The Value Proposition of Five-Axis Machining
Moving to five-axis machining is a big commitment. What exactly are the concrete benefits of five-axis machines compared to three-axis machines?
The “five” in five-axis machining refers to the number of directions in which the cutting tool can be oriented as it approaches the part surface. This maneuverability provides almost unlimited possibilities for the type and shape of parts one can effectively machine. A significant advantage of five-axis capability is being able to process five sides of a part in a single setup. All sides are accessible except the one resting on the table. For this reason, shops that don’t have full five-axis work involving complex shapes can still benefit greatly from the five-sided machining a five-axis unit allows.
If parts being produced on a three-axis machine must be flipped over or repositioned, producing them on a five-axis machining center in one setup may be more profitable. Most often, the process on a three-axis VMC requires flipping the part, or rolling it around from fixture to fixture, to access all sides the part. Unfortunately, whenever the operator must open the door of a VMC to flip or rotate the part for this purpose, or to load or unload the part, remove chips, or perform in-process quality checks, the spindle must be stopped. This means that a part requiring machining on six sides may have to be moved by the operator seven times (load, reposition five times, unload). Five-sided machining eliminates these extra stoppages.
With five-axis machining, you can grip the part, perform all roughing operations, then go back and finish machining—in essence, gripping the part only one time. This capability enables you to machine part features in the order that is most convenient and may make the most sense for optimum material removal. For example, a part may have neighboring features that chatter or vibrate. These features can be roughed from both sides to reduce the chatter. Being creative with the processing steps is likely to enable you to conquer more challenging features with the added flexibility.
Another advantage to five-sided machining must be mentioned here. If holes on a prismatic part must be located to key features with a tight tolerance, five-sided machining may enable the part to be positioned on the side that requires the least machining, leaving a high percentage of features accessible for processing in a single setup. On a highly accurate machine with five-sided capability, the position of these features will correlate. This is not usually the case when using multiple holding fixtures on a three-axis machine. Machining features in one operation reduces location errors resulting from moving the part.
From a mathematical or statistical process-control standpoint, process capability for, let’s say, 30 parts produced on a five-axis machine versus on a conventional machine will be higher on the five-axis machine by eliminating the human involvement required for part repositioning. Even on the most finely tuned conventional machine, slight error is introduced whenever parts are handled by the operator. Using five axes to complete a part in one cycle with little or no operator intervention avoids this source of error.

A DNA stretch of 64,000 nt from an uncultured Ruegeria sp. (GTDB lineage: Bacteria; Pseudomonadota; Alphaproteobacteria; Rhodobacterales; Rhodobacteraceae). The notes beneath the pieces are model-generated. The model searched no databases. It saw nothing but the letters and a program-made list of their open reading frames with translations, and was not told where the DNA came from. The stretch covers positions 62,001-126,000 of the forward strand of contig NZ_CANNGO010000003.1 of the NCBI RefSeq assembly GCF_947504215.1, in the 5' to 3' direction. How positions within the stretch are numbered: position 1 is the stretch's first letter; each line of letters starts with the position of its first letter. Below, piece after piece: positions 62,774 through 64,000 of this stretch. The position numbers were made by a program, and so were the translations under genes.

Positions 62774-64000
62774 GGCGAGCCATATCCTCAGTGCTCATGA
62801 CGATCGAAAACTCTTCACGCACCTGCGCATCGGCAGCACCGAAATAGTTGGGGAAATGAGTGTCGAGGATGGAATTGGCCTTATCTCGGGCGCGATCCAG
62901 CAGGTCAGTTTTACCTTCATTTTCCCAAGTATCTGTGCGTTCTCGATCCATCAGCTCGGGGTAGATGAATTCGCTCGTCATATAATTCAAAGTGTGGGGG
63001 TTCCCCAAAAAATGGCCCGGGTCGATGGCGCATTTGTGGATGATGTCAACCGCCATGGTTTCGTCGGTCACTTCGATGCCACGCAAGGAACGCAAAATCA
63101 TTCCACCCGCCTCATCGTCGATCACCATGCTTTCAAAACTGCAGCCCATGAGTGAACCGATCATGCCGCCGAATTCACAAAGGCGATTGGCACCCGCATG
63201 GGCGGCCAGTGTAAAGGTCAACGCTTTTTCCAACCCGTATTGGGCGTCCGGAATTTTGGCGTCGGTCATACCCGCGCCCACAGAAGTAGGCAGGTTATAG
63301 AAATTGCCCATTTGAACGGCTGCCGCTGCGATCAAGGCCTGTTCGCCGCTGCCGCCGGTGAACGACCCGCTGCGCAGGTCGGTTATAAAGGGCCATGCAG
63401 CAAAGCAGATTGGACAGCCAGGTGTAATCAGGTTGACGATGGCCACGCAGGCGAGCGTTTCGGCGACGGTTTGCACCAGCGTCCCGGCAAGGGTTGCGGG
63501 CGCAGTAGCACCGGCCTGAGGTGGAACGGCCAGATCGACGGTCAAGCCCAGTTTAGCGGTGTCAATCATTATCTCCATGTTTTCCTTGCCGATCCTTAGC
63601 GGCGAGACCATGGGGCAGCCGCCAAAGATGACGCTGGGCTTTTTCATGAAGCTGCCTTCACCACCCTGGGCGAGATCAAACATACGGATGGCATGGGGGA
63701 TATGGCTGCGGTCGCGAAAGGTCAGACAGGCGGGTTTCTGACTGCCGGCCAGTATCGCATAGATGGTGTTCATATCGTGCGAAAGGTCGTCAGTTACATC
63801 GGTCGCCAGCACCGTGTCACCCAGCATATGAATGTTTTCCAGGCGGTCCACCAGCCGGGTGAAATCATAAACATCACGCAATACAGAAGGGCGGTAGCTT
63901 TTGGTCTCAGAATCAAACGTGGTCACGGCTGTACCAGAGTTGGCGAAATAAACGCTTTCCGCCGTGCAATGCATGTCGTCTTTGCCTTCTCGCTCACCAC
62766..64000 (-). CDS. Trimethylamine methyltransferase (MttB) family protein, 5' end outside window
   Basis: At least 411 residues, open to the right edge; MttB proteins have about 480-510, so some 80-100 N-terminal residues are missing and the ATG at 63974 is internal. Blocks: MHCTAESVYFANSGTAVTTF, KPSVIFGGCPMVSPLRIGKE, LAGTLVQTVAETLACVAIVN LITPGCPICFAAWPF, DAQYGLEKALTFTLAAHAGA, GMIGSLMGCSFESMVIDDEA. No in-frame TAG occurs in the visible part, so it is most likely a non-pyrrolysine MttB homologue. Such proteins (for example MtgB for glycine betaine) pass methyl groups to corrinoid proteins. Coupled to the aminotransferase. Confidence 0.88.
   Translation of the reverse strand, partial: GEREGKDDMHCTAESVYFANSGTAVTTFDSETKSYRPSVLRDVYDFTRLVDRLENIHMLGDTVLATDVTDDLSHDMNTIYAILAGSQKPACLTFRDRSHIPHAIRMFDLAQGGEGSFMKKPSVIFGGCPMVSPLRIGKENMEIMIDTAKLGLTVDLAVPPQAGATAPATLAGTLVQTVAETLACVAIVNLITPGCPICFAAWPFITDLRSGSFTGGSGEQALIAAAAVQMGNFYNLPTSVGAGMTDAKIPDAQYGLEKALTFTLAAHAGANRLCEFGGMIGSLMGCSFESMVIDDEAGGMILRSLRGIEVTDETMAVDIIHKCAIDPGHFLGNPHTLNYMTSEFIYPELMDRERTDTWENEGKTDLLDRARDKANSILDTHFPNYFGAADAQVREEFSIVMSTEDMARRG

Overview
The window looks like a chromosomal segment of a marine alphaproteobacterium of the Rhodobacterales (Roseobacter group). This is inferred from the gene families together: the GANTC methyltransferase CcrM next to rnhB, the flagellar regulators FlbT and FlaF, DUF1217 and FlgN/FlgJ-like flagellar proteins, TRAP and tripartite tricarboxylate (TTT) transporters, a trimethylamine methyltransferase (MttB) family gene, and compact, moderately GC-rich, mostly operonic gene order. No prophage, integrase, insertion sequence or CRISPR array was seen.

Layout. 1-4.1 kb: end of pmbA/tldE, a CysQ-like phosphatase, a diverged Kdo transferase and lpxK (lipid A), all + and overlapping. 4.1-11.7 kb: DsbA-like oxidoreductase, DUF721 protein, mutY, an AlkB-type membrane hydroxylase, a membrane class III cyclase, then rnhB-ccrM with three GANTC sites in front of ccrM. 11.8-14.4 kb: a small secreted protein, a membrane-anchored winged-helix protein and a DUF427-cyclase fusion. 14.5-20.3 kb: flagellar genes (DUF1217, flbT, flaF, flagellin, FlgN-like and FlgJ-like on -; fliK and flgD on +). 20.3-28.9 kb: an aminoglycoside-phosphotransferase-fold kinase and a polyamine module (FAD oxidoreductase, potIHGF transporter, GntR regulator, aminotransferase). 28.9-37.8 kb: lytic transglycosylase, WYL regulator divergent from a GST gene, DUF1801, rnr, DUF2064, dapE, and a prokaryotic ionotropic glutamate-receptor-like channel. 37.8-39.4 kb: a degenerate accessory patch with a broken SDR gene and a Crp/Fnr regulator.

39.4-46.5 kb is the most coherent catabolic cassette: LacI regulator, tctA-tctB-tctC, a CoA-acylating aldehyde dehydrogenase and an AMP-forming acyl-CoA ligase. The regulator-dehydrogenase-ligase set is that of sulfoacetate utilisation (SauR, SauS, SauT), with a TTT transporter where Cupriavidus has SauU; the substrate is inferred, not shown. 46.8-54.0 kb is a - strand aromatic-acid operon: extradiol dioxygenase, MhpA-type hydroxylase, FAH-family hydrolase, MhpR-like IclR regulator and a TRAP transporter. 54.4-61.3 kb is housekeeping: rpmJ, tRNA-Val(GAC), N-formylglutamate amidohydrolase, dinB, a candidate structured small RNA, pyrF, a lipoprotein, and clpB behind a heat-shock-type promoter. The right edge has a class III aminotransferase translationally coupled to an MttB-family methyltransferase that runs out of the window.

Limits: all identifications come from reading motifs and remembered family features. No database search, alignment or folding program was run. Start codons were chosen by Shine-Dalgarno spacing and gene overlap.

Having said all this, you might be surprised to learn that a five-axis machine is never quite as robust as a three-axis machine. In addition to X, Y and Z axes, the rotary tables or trunnion add more mechanical joints susceptible to flex and wear. Do not let this concern you. Most shops will use 3+2 positioning for the roughing cycle and then use full five-axis machining to finish. Position, then hog, position, then hog, then use five-axis machining to finish the part gracefully.
Machining molds on a three-axis machine has its own challenges and limitations. For deep-pocket molds or tall-core molds, the required tools tend to be longer and smaller in diameter. Feed rates must be slowed to minimize tool chatter and prevent breakage. In contrast, with full five-axis machining, you can use shorter, stouter tools; have better access to the surface without Z-axis interference; take heavier cuts; increase feed rates; remove more material faster; and achieve better surface finishes, all while requiring fewer setups and shorter machining times. The incremental increase in costs for a five-axis machine compared to a three-axis machine will generally be absorbed quickly through increased efficiency.
The current technology in today’s five-axis machines delivers greater capability. These machines always seem to get the job done faster by enabling you to do more work in a single operation. There are fewer operations to program and fewer fixtures to create, and there is less flipping of parts and less in-process movement of parts around the shop. This overall increase in shop efficiency means more money in the bank. Perhaps it’s time to start thinking seriously about five-axis machining.
This is part one of a four-part series about buying five-axis machine tools.
- Part two: Buying a Five-Axis: The Costs and Benefits of a Complex Machine
- Part three: Buying a Five-Axis: Selecting the Right Machine
- Part four: Buying a Five-Axis: Picking Options and Add-Ons
Find more insights about acquiring a new machining center by visiting the Techspex Knowledge Center, “Guide to Buying Machine Tools.”
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